As Hines says, the enormous rise in world population annually takes place at a time of increasing food, water, energy and raw material constraints, of ever worsening environmental degradation and mounting difficulty of providing adequate social needs such as education, health and housing in an increasingly unequal world. Acknowledging that population growth is not the only cause of such problems, he maintains that rising numbers also makes them much harder to deal with.

As life expectancy increases and birth rates fall, populations are ageing and it is currently thought that the only way to cope with the reduced ratio of those working to those who have retired is to increase the number of children or young immigrants

But Hines points out that longer, healthier lives mean more people can work longer, unless they are in very physically demanding labouring work. With more flexible working arrangements, more jobs can be done by older workers, enabling them to top up their pensions by working as much or little as they choose.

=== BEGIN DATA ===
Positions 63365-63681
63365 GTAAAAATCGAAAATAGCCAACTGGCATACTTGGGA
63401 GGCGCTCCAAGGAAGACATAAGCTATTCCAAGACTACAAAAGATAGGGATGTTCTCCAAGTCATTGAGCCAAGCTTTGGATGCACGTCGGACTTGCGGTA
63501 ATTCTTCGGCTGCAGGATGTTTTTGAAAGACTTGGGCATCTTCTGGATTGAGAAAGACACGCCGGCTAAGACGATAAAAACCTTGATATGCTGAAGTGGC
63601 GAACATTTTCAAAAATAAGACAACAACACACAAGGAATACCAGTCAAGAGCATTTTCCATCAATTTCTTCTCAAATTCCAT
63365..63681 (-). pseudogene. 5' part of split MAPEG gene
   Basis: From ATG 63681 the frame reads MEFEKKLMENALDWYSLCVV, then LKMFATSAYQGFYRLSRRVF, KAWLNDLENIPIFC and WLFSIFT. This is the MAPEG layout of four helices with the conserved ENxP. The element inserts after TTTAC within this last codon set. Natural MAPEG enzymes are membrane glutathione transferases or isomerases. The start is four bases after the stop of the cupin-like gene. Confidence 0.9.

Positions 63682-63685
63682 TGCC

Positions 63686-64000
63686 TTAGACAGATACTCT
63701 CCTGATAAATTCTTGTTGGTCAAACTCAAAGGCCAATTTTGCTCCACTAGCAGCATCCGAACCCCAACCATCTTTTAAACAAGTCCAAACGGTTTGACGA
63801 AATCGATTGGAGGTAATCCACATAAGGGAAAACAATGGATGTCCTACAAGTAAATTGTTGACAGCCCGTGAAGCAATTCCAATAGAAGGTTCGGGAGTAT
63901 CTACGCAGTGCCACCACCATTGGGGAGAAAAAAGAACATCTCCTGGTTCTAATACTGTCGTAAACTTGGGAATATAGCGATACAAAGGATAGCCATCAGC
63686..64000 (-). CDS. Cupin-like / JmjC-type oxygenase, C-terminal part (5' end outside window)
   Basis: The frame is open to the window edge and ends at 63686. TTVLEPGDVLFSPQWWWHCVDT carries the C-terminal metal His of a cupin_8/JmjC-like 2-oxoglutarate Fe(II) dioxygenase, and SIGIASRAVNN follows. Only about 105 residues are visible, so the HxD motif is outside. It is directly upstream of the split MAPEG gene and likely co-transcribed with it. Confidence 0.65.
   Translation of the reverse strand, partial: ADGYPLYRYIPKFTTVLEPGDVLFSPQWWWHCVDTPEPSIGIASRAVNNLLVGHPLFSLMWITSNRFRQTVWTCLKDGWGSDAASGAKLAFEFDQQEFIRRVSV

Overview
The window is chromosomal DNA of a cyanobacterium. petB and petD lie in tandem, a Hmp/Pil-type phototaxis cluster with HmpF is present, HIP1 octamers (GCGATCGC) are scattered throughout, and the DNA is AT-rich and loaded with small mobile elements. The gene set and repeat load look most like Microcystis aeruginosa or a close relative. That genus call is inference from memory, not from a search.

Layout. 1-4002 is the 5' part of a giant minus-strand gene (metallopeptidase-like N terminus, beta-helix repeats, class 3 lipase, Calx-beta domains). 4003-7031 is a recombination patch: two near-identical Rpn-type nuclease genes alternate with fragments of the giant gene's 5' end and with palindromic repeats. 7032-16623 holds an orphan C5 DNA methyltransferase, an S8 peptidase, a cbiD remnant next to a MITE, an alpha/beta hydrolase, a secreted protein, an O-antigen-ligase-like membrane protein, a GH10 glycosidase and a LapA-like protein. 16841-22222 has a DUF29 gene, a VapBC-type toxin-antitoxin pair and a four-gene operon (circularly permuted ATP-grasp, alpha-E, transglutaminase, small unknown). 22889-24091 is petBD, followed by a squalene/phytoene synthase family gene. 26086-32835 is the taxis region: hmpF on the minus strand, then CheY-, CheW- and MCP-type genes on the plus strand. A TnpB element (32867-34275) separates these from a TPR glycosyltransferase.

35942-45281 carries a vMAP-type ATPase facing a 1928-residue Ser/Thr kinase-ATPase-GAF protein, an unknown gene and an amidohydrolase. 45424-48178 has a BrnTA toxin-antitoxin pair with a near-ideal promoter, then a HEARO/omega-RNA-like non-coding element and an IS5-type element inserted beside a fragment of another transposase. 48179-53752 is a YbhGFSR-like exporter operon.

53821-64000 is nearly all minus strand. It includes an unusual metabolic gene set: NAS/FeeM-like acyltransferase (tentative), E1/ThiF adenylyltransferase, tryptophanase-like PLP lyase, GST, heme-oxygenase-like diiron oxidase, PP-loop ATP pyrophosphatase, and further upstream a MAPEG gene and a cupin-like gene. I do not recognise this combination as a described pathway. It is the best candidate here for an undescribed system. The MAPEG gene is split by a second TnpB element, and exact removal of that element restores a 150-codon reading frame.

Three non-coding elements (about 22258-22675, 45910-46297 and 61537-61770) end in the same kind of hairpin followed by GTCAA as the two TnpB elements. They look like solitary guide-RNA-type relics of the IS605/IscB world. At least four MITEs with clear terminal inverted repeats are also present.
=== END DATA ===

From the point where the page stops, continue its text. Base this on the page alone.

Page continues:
In the absence of immigration, it is estimated that the potential support ratios could be maintained at current levels by increasing the upper limit of the working-age population to roughly 75 years of age.

There is a fascinating ‘chapter within a chapter’ on the Japanese culture concludingAll these factors result in another advantage, people don’t just live longer, they stay healthier longer. A World Health Organisation study in 2000 found that Japanese people enjoyed an average of 74.5 years of healthy life, compared with 71.7 in the UK and just 70 in the US”. A linked FT study is also of great interest.